Petri Net Simulator of a Simple Processor: In this project you will create a Petri Net simulator for a simplified ARM Processor. Please use C, C++ or Java to develop your simulator. The model will use colored tokens (token with values) rather than the default Petri net. Your simulator should be able to generate step-by-step simulation of the Petri net model of the processor described below. Please go through this document first and then view the sample input/output files in the class assignments page.
We first describe three important places (instruction memory, register file, and data memory) of the Petri net model. Next, we describe ten transitions. The remaining places can be viewed as buffers. All the arc carries (consumes) 1 token unless marked otherwise.
THREE IMPORTANT PLACES
- Instruction Memory (INM):
The processor to be simulated only supports four types of instructions: Add (ADD), Subtract (SUB), Multiply (MUL) and Store (ST). At a time step, the place denoted as Instruction Memory (INM) can have up to 16 instruction tokens. This is shown as Ii in Figure 1. We will provide an input file (instructions.txt) with instruction tokens. It supports the following instruction format. Please note that the “First Source Operand” is always register. The “Second Source Operand” is register for arithmetic instructions (ADD, SUB and MUL) and immediate value for store (ST) instruction.
<Opcode>, <Destination Register>, <First Source Operand>, <Second Source Operand>
Sample instruction tokens and equivalent functionality are shown below:
<ADD, R1, R2, R3> è R1 = R2 + R3
<SUB, R4, R3, R5> è R4 = R3 – R5
<MUL, R7, R2, R3> è R7 = R2 * R3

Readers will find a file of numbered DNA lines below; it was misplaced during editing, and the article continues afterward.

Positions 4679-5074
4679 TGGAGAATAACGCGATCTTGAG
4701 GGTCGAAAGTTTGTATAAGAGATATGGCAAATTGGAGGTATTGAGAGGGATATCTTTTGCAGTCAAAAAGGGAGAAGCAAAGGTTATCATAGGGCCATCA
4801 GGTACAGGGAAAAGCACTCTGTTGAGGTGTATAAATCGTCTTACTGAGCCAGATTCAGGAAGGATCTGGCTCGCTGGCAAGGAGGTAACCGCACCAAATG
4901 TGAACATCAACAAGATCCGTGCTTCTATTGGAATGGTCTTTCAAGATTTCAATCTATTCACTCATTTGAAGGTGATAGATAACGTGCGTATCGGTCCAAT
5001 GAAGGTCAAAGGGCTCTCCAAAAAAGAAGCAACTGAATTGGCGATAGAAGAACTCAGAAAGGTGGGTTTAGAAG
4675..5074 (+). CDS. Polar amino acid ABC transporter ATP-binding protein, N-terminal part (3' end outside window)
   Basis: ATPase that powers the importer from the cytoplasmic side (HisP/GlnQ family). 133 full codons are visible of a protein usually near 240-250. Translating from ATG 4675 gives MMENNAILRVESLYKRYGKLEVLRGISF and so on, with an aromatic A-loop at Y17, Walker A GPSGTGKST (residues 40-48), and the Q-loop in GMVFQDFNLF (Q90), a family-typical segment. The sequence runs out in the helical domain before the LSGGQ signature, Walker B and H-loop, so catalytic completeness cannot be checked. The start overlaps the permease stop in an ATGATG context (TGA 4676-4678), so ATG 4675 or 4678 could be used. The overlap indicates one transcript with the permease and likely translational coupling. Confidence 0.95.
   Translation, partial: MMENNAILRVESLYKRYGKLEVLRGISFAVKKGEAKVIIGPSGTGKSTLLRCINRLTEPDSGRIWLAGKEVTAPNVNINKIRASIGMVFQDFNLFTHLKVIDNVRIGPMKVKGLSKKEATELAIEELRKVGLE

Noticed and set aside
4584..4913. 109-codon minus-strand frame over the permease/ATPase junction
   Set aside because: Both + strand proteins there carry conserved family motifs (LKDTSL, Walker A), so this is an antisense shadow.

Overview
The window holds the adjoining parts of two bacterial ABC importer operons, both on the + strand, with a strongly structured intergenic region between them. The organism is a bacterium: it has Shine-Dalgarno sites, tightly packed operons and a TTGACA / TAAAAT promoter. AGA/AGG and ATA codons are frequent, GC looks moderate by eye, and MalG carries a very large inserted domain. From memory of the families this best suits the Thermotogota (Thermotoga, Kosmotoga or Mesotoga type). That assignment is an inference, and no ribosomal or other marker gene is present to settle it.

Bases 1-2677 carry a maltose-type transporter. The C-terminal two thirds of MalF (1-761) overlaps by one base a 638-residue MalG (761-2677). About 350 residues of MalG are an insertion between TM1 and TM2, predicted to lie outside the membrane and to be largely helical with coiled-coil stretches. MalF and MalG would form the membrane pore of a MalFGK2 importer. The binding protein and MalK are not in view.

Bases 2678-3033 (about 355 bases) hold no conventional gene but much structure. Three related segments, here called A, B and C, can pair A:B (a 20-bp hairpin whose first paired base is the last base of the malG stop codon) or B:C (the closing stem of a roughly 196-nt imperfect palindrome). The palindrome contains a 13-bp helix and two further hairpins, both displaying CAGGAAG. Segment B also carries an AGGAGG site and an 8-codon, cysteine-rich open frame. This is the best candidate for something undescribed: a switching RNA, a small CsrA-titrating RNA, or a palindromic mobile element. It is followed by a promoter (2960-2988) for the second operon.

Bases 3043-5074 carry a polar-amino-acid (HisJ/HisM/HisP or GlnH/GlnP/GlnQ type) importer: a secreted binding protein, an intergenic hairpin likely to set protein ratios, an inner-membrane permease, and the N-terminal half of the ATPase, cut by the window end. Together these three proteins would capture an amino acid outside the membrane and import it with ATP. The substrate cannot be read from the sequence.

<ST, R7, R1, 4> è DataMemory [R1+4] = R7
- Register File (RGF):
This processor supports up to 16 registers (R0 through R15). At a time step, it can have up to 16 tokens. The token format is <registername, registervalue>, e.g., <R1, 5>. This is shown as Xi in Figure 1. We will provide an input file (registers.txt) with register tokens that you can use to initialize some of the registers.
- Data Memory (DAM):
This processor supports up to 16 locations (address 0 to 15) in the data memory. At a time step, it can have up to 16 tokens. The token format is <address, value>, e.g., <6, 5> implies that memory address 6 has value 5. This is shown as Di in Figure 1.
The READ transition is a slight deviation from Petri net semantics since it does not have any direct access to instruction tokens. Assume that it knows the top (in-order) instruction in the Instruction Memory (INM). It checks for the availability of the source operands in the Register File (RGF) for the top instruction token and passes them to Instruction Buffer (INB) by replacing the source operands with the respective values. For example, if the top instruction token in INM is <ADD, R1, R2, R3> and there are two tokens in RGF as <R2, 5> and <R3, 7>, then the instruction token in INB would be <ADD, R1, 5, 7> once both READ and DECODE transitions are activated. Therefore, both READ and DECODE transitions are executed together. Please note that when READ consumes two register tokens, it also returns them to RGF in the same time step (no change in RGF due to READ).
The DECODE transition consumes the top (in-order) instruction token from INM and updates the values of the source registers with the values from RGF (with the help of READ transition, as described above), and places the modified instruction token in INB.
ISSUE1 transition consumes one (in-order) arithmetic (ADD, SUB or MUL) instruction token (if any) from INB and places it in the Arithmetic Instruction Buffer (AIB). The token format for AIB is same as the token format in INB i.e., <opcode, dest register, source value1, source value2>.
ISSUE2 transition consumes one (in-order) store (ST) instruction token (if any) from INB and places it in the Store Instruction Buffer (SIB). The token format for SIB is same as the token format in INB i.e., <opcode, dest register, source value1, source value2>.